Sourdough is having a renaissance. It’s difficult to find a food magazine or blog without a feature on sourdough breads, bakeries and recipes.
I hopped on the sourdough starter bandwagon before I knew there was one. It was day 4 of lockdown in Rome. Francesco and I were craving pizza but we couldn’t find brewer’s yeast in our local supermarkets. Little did I know that within a few days of lockdown Italian kitchens would be cranking out more bread, focaccia and pizza than our local bakeries.
Later that day, I was lamenting to Kathy – dear friend and baker extraordinaire – about my quest for brewer’s yeast. Kathy casually said “just make a sourdough starter”. Enter my crunched up “are you crazy?!” expression. I had to admit that making a sourdough starter had been on my baking/cooking to do list for some time. No time like the present. Kathy and I mixed our starters. Flour, water and wait. Daily check-ins. I was reluctant to name my lievito madre until I knew she had a good chance of survival. Fast forward to starter attempt number 4.
Was something on fire? Francesco called me frantically from our kitchen. I entered the room to find #4 bursting out of her Ball canning jar, the jar that held mom’s plum jam last year. I had smuggled it in from Boston. I like to think that #4 was happy because it was the jar from Mom. Food is love.
I snapped a photo to send to Natalia, another sourdough starter friend. Natalia instructed me to get baking! It was time to make my first sourdough bread. And so the adventure began. There’s something super satisfying about feeding Delilah (I finally had the guts to name her), watching her bubble up, and settle down. She gives so much for so little. While nurturing a healthy starter, my daily schedule included discarding about half of her, topping her up with 75g of flour and 75g of water, stir, rest. Just like throwing away artichoke leaves breaks my heart, so does disposing sourdough discard. Thus began my daily sourdough recipe searches and a list of my favorite uses.
There are endless ways to use sourdough starter discard. Delilah happily lives in our refrigerator now. I feed her once a week before making pizza, bread or baked goods. That being said, a person can only eat so many pancakes. Don’t fret if you’re not in the mood to do anything with the discard. You can:
- Freeze it for up to a year in small ready to use portions.
- Refrigerate it for up to 3 months which allows you to add discard on a daily or weekly basis depending on your feeding schedule. Save it until you have the amount needed for your favorite recipes.
Here are some of my favorite recipes and uses for sourdough starter discard.
Pizza is a weekly ritual in our home. There are endless recipes online for sourdough pizza dough. All you need is sourdough discard, flour, dry yeast, water and salt and a bit of love. I add dry yeast ONLY when I forget to allow sufficient time for Delilah to work her magic.
This may be my favorite use of sourdough discard. Sourdough starter, butter, flour, herbs, salt and olive oil and voila, homemade crispy crackers.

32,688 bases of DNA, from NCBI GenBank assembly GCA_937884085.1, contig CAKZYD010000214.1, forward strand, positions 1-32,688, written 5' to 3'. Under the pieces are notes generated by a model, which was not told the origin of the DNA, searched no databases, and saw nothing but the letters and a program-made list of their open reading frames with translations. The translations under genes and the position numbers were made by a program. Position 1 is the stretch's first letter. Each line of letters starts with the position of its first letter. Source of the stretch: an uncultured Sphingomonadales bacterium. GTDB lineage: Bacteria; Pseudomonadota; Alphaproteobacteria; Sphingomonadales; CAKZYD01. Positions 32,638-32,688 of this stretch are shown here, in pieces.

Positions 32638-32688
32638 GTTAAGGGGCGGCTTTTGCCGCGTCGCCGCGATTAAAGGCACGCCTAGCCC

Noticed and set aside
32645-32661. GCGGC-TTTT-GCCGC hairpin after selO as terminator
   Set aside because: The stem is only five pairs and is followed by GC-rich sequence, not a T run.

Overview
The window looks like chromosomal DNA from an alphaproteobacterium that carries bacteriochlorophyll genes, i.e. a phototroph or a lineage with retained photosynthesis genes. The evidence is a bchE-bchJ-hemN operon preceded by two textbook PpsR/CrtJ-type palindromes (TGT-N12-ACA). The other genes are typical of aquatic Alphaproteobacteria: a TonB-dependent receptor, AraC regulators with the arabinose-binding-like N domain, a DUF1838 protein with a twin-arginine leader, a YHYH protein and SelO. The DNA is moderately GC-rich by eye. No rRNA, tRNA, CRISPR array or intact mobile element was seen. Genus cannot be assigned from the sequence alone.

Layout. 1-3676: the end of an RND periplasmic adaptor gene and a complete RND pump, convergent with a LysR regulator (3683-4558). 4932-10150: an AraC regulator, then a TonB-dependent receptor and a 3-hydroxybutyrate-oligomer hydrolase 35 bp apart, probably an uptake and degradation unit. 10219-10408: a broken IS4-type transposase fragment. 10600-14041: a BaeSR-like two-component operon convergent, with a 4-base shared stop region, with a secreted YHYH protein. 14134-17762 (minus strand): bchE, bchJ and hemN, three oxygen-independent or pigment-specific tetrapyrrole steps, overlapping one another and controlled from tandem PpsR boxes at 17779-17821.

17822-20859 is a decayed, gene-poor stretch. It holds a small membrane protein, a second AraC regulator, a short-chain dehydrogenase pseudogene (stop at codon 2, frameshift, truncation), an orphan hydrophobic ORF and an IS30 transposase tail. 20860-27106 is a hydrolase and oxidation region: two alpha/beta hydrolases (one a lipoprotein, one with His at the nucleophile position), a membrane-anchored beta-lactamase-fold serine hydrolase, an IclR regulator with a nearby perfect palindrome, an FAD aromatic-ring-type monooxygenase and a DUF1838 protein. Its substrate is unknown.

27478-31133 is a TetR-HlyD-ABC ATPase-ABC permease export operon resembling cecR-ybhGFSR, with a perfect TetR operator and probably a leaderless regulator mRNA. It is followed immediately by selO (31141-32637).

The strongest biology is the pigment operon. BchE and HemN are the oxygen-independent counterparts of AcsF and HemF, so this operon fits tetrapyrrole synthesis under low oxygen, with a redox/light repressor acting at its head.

Scallion or Za’atar pancakes
The quickest and easiest use of sourdough discard. Mix sourdough starter discard, salt, scallions, sesame seeds. The consistency should be a bit thinner than pancake batter. Add sesame oil to skillet, pour in batter, flip and you’ve got scallion pancakes. I love za’atar and often use it instead of scallions. Add a dollop of yogurt on top or dip them in soy sauce.
This American misses pancakes. Sourdough pancakes are soft and fluffy with a bit of tang which I love, love, love. The perfect flavor and texture for pure maple syrup and savory butter. Drool.
Pastella – Batter for fried food
Add flour, water, or nothing if your sourdough starter discard is a thick batter. Add whichever spices you like to complement the food you are frying. Right before frying, mix in a bit of baking powder. I use it to batter and deep fried cod fillets, zucchini flowers and sage leaves.
Sourdough starter discard, kosher salt, water, flour, EVOO and time is all that’s needed to make a delicious focaccia. Make it your own by adding tomatoes, herbs, cheese or whatever ingredients that you love.
I crave Mom’s beef stew with onions, carrots, pearl onion and beans in the winter. Dumplings complete the dish; the perfect vehicle to sop up the savory stew juice. I make mine with flour, sourdough discard, salt, olive oil, baking powder, milk and pepper. They are the ultimate comfort food.
Who doesn’t love a good English muffin? Homemade sourdough English muffins are heavenly. The tangy and chewy rounds are some of the best that I’ve ever eaten and a delightful alternative to add to my bread rotation.
Why not add it to your compost pile? A sourdough starter is basically starch. Micro organisms in your compost bin will love it. The starter disappears within a few days in most composting system.
The gift that keeps giving
Gift some of your sourdough starter discard to a friend who wants to create and maintain their own starter. If a friend takes it home and feeds it regularly, it will be ready to use much sooner than if she/he were to make one from scratch. Satisfaction guaranteed.